• Seems like noise to me. Only one per­son cared enough about what you wrote to vote, and they dis­liked your post. Upvoted back to zero, since the com­ments seem pretty rea­son­able to me.

• Thanks; it didn’t oc­cur to me to think of it statis­ti­cally, al­though it seems ob­vi­ous now.

That said, in­di­vi­d­ual down­votes /​ up­votes still have rea­sons be­hind them; it’s just that you can’t gen­er­ally ex­pect to find out what they are ex­cept when they come in sig­nifi­cant clusters.

• If you have an search en­g­ine you don’t want to al­low peo­ple to search your whole cor­pus any­way. You usu­ally want to search an in­dex.

• So let me see if I’ve got this straight.

Com­puter Scien­tists: For some prob­lems, there are ran­dom al­gorithms with the prop­erty that they suc­ceed with high prob­a­bil­ity for any pos­si­ble in­put. No de­ter­minis­tic al­gorithm for these prob­lems has this prop­erty. There­fore, ran­dom al­gorithms are su­pe­rior.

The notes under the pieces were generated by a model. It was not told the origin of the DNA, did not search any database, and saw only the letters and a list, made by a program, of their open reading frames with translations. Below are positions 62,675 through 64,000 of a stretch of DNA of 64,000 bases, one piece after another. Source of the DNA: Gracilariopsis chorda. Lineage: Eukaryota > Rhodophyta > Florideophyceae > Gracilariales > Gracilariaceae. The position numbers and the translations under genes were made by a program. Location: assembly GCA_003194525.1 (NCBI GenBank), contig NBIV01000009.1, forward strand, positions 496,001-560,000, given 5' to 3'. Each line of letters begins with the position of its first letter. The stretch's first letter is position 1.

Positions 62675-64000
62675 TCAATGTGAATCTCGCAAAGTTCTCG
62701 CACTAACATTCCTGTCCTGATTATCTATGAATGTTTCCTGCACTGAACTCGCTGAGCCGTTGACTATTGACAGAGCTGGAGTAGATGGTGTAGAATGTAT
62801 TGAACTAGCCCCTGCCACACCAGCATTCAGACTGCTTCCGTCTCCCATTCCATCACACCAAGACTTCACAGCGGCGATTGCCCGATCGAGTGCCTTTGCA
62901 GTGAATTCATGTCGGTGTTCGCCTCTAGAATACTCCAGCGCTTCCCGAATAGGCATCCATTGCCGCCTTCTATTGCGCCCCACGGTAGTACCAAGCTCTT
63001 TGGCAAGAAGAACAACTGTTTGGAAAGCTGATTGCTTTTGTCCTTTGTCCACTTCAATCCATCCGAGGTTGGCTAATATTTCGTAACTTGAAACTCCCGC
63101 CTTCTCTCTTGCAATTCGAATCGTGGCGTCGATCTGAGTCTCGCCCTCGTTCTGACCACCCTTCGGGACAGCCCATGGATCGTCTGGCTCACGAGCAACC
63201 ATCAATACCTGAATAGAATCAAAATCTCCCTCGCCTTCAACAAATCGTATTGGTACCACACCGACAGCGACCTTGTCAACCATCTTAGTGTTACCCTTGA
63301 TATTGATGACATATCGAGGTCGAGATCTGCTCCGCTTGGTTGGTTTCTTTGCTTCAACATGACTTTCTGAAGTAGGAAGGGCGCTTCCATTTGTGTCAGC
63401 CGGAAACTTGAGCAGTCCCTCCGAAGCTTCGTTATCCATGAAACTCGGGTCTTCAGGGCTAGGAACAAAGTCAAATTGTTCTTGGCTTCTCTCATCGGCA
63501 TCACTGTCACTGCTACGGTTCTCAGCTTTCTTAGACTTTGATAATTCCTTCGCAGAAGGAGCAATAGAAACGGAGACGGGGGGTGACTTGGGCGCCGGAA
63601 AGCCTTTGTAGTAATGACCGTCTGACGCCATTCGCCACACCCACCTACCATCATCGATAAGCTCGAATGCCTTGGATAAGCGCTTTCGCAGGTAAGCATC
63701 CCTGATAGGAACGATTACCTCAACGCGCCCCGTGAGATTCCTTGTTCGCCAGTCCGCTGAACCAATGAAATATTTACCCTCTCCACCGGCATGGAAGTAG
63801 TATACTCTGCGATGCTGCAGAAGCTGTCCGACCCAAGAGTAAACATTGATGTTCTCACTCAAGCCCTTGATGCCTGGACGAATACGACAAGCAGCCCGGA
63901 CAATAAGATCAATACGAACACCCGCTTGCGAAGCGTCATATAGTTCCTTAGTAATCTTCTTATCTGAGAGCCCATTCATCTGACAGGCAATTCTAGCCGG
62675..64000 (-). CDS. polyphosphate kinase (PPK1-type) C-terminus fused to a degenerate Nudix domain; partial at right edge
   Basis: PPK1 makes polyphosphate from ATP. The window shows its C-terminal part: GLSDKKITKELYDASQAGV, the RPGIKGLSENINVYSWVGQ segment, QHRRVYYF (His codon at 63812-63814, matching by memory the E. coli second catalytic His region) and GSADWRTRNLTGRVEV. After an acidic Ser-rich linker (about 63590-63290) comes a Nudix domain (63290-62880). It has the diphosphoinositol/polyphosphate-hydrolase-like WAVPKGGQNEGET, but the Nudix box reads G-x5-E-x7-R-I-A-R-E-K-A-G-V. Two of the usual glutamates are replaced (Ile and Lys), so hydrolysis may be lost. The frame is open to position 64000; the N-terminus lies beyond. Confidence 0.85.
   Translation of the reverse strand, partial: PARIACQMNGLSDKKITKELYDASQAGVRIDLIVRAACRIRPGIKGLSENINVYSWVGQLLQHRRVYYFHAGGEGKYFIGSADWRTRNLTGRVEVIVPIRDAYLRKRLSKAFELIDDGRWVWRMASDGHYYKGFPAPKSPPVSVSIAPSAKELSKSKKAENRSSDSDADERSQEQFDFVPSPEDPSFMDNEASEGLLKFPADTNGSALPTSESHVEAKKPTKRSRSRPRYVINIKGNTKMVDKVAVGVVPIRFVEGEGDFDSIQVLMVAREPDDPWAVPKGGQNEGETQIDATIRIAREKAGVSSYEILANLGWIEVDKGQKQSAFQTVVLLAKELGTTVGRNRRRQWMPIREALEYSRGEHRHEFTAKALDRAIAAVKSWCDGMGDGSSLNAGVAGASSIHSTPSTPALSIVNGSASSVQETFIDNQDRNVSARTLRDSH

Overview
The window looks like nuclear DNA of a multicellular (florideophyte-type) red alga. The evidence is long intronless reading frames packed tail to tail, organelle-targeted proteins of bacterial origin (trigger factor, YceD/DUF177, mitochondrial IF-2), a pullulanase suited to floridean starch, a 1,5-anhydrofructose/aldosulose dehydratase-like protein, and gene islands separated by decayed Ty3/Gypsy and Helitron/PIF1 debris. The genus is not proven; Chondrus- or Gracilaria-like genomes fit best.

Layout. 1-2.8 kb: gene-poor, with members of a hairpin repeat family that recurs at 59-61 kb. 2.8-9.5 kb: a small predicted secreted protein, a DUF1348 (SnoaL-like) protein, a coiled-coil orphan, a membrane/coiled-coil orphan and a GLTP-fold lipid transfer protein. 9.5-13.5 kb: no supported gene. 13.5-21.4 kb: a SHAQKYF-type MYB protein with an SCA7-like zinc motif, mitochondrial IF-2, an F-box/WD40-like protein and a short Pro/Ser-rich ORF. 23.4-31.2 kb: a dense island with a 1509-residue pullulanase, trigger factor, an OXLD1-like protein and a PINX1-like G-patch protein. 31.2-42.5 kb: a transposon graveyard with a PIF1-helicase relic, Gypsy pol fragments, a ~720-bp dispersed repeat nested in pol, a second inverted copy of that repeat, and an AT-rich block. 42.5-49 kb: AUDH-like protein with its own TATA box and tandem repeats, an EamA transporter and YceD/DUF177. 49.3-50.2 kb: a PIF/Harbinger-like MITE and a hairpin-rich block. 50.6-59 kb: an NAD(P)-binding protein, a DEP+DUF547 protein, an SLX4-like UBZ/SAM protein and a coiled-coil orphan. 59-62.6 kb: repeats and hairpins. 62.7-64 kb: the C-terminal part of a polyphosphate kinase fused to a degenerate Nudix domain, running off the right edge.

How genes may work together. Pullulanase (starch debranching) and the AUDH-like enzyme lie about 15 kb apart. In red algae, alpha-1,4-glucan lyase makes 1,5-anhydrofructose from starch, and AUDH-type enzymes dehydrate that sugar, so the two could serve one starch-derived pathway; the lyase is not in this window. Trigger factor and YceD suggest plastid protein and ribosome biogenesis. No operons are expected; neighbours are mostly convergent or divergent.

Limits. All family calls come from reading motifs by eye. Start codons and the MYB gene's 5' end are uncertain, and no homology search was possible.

Eliezer: But if we knew the prob­a­bil­ity dis­tri­bu­tion over pos­si­ble in­puts, we could cre­ate a de­ter­minis­tic al­gorithm with the prop­erty.

Com­puter Scien­tists: But we do not know the prob­a­bil­ity dis­tri­bu­tion over pos­si­ble in­puts.

Eliezer: Never say “I don’t know”! If you are in a state of ig­no­rance, use an ig­no­rance prior.

Now of course the key ques­tion is what sort of ig­no­rance prior we should use. In Jaynes’s book, usu­ally ig­no­rance pri­ors with some sort of nice in­var­i­ance prop­er­ties are used, which makes calcu­la­tions sim­pler. For ex­am­ple if the in­put is a bit stream then we could as­sume that the bits are in­de­pen­dent coin­flips. How­ever, in real life this does not cor­re­spond to a state of ig­no­rance, but rather to a state of knowl­edge where we know that the bit stream does not con­tain pre­dictable cor­re­la­tions. For ex­am­ple, the prob­a­bil­ity of 1000 ze­ros in a row ac­cord­ing to this ig­no­rance prior is 10^{-300}, which is not even re­motely close to the in­tu­itive prob­a­bil­ity.